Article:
Maybe there’s no such thing as a free lunch, but can there be a free dinner? Clam digging is an iconic Pacific Northwest family tradition and if you’ve read Dylan Tomine’s book, Closer to the Ground, you’ll understand how much fun it can be for kids. You will need to check your local rules on clam digging (restrictions on size, seasons, limit per person) but basically, the main points are as follows.
- The best time for clam digging is low tide.
- You will need a strong sturdy shovel, a bucket to place your clams in, a rake and a dowel, which is a cylindrical pin made of metal, wood or plastic.
- To find clams, look for breathing holes in the sand, usually shaped like a U.
- Some clams are only a couple of inches below the surface, others as deep as 1.5 feet down.
- Cover your clams with at least six inches of water and keep it cold. Float a cooler pack in it on hot days. The clams need a minimum of four hours in this water to purge their bodies of grit and sand.
#9 Swim in the Sea
It may sound obvious, but swimming in the sea is one of the great joys of a beach day. So many kids have never been able to enjoy that experience and it’s easy to sit on the sand on a hot day without without doing more than dipping your toes in the water. Have a go! Swimming in the sea is much more fun than swimming in a pool. You will need:
- Swimming goggles
- A sun protection shirt or sunscreen
- An adult to keep watch on young swimmers
- A towel to dry off
- A spot where the sea is calm and not too deep
# 10 Jump over Waves
Big, small, blue or green, all waves are fun to jump over! Sometimes you can jump very close to the seashore, other times you have to go a bit farther to jump in bigger waves. Always bring an adult to jump with–the more, the merrier and the safer! When picking your jump spot, make sure that there are no rocks or dips that could hurt you when you jump.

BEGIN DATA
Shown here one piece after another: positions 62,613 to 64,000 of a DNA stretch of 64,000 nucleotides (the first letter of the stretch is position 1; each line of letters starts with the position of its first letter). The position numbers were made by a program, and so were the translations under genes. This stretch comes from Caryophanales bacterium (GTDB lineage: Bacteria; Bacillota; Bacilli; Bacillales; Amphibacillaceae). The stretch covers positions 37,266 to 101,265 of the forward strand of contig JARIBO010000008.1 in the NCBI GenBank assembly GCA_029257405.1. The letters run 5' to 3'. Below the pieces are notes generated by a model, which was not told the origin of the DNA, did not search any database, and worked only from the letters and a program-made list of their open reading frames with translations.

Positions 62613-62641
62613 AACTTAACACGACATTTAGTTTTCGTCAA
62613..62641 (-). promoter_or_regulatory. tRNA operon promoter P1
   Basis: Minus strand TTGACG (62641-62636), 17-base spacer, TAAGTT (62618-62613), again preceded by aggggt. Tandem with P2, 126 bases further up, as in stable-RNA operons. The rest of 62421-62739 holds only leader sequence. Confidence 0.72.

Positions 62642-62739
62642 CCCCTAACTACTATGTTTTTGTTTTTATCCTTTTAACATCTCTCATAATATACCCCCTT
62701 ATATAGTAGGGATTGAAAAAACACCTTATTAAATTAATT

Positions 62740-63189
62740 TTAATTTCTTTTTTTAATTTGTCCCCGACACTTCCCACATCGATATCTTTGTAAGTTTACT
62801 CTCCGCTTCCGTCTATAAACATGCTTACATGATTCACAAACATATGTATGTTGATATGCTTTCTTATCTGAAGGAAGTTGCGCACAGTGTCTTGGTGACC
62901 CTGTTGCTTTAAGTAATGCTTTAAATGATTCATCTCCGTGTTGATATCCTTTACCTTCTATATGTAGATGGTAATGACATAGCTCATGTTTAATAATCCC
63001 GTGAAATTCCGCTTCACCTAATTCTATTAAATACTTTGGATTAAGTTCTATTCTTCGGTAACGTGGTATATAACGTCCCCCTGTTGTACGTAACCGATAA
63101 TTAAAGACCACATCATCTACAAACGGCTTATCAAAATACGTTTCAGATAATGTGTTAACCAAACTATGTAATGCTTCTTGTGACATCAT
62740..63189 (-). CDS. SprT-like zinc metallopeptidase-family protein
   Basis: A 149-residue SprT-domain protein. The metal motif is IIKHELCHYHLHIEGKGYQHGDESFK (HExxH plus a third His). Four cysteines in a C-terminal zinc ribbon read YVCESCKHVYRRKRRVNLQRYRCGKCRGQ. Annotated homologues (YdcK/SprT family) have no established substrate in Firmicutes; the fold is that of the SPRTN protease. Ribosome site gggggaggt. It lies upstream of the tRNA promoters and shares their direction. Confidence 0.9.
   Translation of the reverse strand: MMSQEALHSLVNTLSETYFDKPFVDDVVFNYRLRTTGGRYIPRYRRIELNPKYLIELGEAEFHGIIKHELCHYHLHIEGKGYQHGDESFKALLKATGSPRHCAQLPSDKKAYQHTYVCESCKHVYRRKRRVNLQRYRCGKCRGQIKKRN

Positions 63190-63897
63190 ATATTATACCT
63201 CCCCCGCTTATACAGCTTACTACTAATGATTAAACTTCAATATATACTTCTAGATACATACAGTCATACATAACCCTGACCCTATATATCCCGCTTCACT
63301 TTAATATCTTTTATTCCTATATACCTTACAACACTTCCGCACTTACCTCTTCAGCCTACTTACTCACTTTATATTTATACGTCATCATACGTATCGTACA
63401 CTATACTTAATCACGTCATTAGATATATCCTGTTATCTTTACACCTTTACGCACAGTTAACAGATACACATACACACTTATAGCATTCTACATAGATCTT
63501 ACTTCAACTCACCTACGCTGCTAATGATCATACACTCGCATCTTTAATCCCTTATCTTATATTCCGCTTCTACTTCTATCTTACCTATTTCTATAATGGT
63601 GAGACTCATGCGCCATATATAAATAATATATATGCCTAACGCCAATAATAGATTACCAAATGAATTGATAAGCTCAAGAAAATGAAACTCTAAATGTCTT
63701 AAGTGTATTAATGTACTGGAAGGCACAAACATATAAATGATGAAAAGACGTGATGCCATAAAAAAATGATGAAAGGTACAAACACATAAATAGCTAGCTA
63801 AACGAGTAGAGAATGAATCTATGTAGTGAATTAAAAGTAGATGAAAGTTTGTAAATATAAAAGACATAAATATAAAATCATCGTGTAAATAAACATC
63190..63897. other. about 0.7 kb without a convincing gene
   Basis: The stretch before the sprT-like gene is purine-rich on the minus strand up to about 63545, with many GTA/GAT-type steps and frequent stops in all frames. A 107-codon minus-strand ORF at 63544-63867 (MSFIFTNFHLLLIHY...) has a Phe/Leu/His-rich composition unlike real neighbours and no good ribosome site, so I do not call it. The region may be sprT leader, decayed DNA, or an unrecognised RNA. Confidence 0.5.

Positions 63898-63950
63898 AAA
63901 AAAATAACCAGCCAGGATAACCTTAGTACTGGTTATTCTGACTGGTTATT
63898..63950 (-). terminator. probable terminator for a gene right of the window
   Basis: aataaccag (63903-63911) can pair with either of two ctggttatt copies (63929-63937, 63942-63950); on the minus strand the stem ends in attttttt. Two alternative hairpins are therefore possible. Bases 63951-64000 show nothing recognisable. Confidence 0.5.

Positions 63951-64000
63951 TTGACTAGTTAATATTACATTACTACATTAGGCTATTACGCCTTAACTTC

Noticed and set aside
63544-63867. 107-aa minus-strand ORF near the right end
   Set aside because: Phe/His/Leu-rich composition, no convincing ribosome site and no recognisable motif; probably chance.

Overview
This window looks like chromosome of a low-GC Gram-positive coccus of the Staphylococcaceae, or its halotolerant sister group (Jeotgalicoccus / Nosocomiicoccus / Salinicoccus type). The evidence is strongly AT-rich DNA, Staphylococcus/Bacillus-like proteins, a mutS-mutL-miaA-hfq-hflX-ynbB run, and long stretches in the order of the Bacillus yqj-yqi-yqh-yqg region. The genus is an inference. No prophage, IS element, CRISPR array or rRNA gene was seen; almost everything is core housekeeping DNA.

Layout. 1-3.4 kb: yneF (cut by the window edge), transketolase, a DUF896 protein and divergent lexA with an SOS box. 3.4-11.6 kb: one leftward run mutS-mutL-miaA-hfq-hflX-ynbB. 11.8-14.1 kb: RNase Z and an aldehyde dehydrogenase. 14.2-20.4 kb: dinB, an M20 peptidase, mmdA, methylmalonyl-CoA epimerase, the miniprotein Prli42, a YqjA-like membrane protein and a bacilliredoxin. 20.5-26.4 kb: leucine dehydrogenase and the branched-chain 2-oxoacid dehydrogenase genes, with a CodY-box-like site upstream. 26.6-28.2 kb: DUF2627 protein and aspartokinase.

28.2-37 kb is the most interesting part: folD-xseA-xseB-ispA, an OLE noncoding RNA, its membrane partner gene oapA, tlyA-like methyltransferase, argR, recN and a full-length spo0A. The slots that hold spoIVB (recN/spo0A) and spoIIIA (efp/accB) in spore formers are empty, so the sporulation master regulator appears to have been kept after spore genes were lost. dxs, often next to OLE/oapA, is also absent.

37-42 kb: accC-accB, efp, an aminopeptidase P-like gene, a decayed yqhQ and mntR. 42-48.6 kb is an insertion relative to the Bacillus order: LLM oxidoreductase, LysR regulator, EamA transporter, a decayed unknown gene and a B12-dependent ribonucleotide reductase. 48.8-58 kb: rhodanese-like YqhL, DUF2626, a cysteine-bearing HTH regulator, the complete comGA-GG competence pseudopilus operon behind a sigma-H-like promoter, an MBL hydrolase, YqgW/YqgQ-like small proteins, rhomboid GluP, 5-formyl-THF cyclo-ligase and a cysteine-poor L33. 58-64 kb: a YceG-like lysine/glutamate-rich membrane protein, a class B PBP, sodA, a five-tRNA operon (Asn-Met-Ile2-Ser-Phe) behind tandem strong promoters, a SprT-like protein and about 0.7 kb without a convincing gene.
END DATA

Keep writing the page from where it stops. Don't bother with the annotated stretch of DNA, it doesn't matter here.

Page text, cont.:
# 11 Create a Beach Curio Cabinet
Curiosity cabinets were invented in the 19th century as ways to display collections for naturalists. John James Audubon, Charles Darwin and Henry D. Thoreau, amongst others, created impressive and beautiful curiosity cabinets with rare species of plants and animals. To create your own, collect objects from your beach adventures and make a display using small cardboard boxes, egg cartons or upcycled wooden boxes. Use white glue for each object and don’t forget labels!
# 12 Play Musical Towels
Better than chairs, have you tried musical towels? This game is played exactly like musical chairs, except with towels.
- Lay out one less beach towel and/or beach mat than you have players.
- Have the kids walk in a circle around the towels when the music plays.
- Turn off the music – quick, find a towel to stand on! There’s only one child per towel.
- Kids who managed the first round successfully enter the next round. Remove a towel and repeat.
- The last child on a towel wins.
# 13 Drill a Hole!
How deep can your kids dig in 10 minutes? There’s only one way to find out. Get them to work in pairs and start the timer. Drill time!
# 14 Play Sand Hopscotch
Hopscotch seems like a rather straightforward game to play at the beach with kids, away from electronics. Draw your boxes in the sand with a stick, number them or draw shapes, hop away. However, what if you decided on more challenging rules, say skip a box in front of you or two? Click here for variations on the classic rules of hopscotch. Hopscotch can be a fantastic game and playing it in the sand opens miles of possibilities!
# 15 Look for Bioluminescent Plankton
Bioluminescent plankton is to the sea what fireflies are to dry land. It’s plankton that glows in the dark and when it gathers on the seashore, all you need to do is trace a line in the sand at night to see blue speckles of light glow and die away. It’s like magic for kids but you’ll have to find the right beach first. Lucky for you, there are places to find bioluminescent plankton on every continent. Just Google your country and bioluminescent plankton to find it.
I hope that you enjoyed these ideas and that they will inspire your future days at the beach with your kids.
Additional Free Unit Studies Resources on the Beach
- Beach Letter Find Printables from 3 Boys and a Dog
- Kids’ Books about the Beach from Look! We’re Learning!
- Ocean Books for Kids from The Jenny Evolution
- Songs About The Beach from Tales of Education at Home
- 5 Ways to Learn at the Beach from The Usual Mayhem
- Beach Scavenger Hunt Printable from CraftCreateCalm
- “At the Beach” Emergent Reader from The Letters of Literacy
- Sand Pail and Shovel Alphabet Match from The Kindergarten Connection
- Beach Letter Dot Printables from Living Life and Learning.com
- Colorful Sand Paintings from Schooling a Monkey
- Sand Science Experiment from iGameMom
- Easy Egg Carton Sea Creatures from Homeschool Preschool
- Beach Mystery Bag from Bambini Travel
- Printable Beach Bingo Cards from Year Round Homeschooling
- Beach Pail 1-20 Number Recognition from Something 2 Offer